Bob Schaefer '50 named Clark County First Citizen
Clark College alumnus Robert Bob Schaefer 50 has plenty of accomplishments and accolades to his name: former Washington state Speaker of the House, a Fifty-Year Award of Honor from the Washington State Bar Association, 2006 Outstanding Clark Alumnus. On Oct. 1, he added another honor to that list when he was formally named the 2013 Clark County First Citizen.
Schaefer joined a group of 71 other community standouts during a ceremony at the Hilton Vancouver Washington.
Pat Jollota, the 2012 First Citizen, presented this year’s award to Schaefer after lauding him as “a very wise person.” Others called him a “solutions person” with a gift for bringing people together to improve things in his community.
A video highlighted Schaefer’s career, volunteer activities and family life. The presentation touched upon how Schaefer and his wife, Sally, have worked for decades to ensure a brighter future for Southwest Washington. Some of Schaefer’s lifelong passions include early learning education; local government leadership; and economic development, particularly the high-tech industry. He was instrumental in establishing Washington State University’s Vancouver campus and in creating Paradise Point State Park.
The event had a definite Clark College connection from the beginning—with musical performances by Clark students—to the end, when Schaefer announced he was donating half of his $1,000 award to Clark College Foundation.
Such generosity has been a hallmark of Schaefer’s career. Schaefer, 83, explained to the audience how he and his sister were adopted as children and were raised to help others. He grew up in Clark County, attending Vancouver public schools and Clark College, where he met Sally (Clark College class of 1955, recipient of the 2012 Iris Award, and a First Citizen recipient herself). He later transferred to Willamette University to study law.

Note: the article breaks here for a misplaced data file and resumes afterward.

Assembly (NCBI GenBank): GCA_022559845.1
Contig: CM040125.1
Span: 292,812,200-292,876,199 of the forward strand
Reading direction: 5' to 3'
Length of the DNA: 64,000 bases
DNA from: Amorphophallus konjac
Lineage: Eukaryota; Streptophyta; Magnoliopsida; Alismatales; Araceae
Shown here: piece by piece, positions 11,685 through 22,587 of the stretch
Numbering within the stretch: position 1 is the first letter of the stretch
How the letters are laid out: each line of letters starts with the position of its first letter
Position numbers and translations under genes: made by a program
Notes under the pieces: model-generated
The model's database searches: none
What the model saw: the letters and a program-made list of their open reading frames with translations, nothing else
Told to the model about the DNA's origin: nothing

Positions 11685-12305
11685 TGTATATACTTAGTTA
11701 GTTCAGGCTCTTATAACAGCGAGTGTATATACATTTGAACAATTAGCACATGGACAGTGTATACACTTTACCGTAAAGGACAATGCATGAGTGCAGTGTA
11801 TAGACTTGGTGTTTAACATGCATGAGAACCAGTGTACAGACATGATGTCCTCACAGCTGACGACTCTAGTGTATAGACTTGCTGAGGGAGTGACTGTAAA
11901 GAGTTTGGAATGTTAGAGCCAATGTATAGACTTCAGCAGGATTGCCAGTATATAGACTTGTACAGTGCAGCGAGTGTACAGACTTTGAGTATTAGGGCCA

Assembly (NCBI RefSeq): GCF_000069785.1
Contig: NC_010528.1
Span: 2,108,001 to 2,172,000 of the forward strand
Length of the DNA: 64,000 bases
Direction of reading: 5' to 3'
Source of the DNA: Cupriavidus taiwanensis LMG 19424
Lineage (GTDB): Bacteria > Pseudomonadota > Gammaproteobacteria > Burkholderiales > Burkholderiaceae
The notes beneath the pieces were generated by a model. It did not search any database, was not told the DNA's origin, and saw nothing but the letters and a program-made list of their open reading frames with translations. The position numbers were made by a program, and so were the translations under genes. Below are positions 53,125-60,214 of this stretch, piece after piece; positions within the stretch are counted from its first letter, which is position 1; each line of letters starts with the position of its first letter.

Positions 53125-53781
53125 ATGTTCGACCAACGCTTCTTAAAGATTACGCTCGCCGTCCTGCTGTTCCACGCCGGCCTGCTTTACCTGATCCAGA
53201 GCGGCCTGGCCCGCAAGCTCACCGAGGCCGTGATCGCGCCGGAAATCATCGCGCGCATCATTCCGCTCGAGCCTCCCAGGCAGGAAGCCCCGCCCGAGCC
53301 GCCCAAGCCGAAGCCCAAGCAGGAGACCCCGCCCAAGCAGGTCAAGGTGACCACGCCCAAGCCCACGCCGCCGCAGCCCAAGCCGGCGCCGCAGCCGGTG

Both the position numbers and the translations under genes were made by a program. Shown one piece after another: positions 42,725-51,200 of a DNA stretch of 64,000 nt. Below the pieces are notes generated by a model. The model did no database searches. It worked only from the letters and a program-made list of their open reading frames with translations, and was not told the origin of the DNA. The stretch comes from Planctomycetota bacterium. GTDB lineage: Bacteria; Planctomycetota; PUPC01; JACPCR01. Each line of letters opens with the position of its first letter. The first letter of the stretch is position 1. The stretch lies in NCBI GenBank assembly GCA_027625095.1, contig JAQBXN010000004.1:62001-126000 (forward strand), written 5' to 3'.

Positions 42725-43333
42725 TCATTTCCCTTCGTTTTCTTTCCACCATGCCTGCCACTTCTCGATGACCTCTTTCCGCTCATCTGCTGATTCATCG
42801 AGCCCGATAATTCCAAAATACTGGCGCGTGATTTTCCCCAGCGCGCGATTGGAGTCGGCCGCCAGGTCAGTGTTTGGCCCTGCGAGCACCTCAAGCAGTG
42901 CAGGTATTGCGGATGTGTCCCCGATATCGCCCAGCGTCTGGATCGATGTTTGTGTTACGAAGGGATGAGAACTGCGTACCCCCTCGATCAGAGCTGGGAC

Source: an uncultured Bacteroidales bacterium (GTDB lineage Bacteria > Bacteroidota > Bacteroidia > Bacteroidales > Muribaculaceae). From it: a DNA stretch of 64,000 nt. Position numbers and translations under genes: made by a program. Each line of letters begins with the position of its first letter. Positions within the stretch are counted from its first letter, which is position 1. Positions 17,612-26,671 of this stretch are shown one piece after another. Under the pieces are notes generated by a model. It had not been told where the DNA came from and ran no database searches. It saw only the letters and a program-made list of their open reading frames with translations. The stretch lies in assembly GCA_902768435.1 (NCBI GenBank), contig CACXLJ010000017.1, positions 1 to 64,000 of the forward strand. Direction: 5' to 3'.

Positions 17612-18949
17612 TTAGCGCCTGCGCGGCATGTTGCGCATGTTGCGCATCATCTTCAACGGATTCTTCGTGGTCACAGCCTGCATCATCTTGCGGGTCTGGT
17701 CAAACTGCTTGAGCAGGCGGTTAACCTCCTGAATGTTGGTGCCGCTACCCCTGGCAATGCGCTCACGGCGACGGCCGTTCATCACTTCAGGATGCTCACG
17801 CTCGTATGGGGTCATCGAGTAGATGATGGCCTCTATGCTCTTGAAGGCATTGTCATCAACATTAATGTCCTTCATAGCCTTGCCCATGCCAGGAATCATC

After passing the bar, he got a job with Clark County Prosecutor’s Office, while serving in the Army Reserves. He ran for the Washington State Legislature in 1958, spending $560 on his campaign. He won that election, going on to serve four terms, from 1959 to 1967, and serving as Speaker of the House in his last term.
Reflecting on his past political work, Schaefer bemoaned the lack of compromise and personal relationships between current political parties. “I think it’s a sad commentary of our system that these (personal relationships) are not taking place today,” he said.
On the day that the federal government partially shut down because of legislative stalemate, he reminded the audience that public officials must compromise: “You just don’t get your way,” he said. “It has to be worked out, and it has to be in the public interest.”
Schaefer wrapped up his remarks with a reminder that Vancouver is a “can-do community.”
“My prayer is that each of us can participate in some way to carry out this can-do philosophy for the future,” he said.
Photos: Clark College/Jenny Shadley (see more photos on Flickr)